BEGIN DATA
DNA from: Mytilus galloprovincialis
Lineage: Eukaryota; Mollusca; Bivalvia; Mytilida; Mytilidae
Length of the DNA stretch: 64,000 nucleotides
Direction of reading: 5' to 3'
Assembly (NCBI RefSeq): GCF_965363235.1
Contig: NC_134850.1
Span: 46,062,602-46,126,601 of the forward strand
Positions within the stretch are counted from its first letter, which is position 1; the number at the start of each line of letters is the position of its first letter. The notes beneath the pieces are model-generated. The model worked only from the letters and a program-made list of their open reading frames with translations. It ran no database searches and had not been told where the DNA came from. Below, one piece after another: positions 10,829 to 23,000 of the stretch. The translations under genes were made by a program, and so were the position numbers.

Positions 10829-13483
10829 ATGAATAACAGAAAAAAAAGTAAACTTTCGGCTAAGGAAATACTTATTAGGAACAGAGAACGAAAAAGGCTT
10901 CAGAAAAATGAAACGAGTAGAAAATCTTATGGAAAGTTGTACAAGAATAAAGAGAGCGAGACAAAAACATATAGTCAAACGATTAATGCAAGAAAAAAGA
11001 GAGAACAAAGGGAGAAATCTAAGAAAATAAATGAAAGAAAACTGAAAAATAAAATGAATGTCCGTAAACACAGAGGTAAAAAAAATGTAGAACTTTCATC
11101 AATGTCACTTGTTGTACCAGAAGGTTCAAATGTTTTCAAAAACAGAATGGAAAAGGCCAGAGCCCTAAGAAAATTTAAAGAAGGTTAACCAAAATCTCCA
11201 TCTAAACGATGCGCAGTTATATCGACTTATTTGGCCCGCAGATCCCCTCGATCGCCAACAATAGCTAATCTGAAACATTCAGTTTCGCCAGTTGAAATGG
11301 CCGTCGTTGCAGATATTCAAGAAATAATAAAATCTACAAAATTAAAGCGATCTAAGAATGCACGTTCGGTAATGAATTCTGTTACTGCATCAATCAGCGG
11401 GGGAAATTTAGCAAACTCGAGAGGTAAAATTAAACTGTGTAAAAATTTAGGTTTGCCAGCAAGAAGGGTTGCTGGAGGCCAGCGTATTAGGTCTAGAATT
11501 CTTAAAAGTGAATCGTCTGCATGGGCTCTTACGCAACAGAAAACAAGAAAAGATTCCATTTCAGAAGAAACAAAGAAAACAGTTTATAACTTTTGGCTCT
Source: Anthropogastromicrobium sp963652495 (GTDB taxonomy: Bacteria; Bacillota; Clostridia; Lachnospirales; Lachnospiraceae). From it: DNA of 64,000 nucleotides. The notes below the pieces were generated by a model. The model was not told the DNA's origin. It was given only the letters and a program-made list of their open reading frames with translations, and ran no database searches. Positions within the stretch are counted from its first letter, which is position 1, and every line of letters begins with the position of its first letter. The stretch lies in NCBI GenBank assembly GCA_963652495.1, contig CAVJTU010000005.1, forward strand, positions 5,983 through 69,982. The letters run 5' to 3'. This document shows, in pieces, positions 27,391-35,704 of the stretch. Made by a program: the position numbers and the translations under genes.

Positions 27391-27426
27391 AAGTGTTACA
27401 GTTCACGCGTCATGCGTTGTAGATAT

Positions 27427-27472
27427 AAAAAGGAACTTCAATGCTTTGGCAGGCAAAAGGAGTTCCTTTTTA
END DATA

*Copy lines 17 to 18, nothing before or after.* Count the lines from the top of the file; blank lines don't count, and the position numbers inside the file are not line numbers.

11501 CTTAAAAGTGAATCGTCTGCATGGGCTCTTACGCAACAGAAAACAAGAAAAGATTCCATTTCAGAAGAAACAAAGAAAACAGTTTATAACTTTTGGCTCT
Source: Anthropogastromicrobium sp963652495 (GTDB taxonomy: Bacteria; Bacillota; Clostridia; Lachnospirales; Lachnospiraceae). From it: DNA of 64,000 nucleotides. The notes below the pieces were generated by a model. The model was not told the DNA's origin. It was given only the letters and a program-made list of their open reading frames with translations, and ran no database searches. Positions within the stretch are counted from its first letter, which is position 1, and every line of letters begins with the position of its first letter. The stretch lies in NCBI GenBank assembly GCA_963652495.1, contig CAVJTU010000005.1, forward strand, positions 5,983 through 69,982. The letters run 5' to 3'. This document shows, in pieces, positions 27,391-35,704 of the stretch. Made by a program: the position numbers and the translations under genes.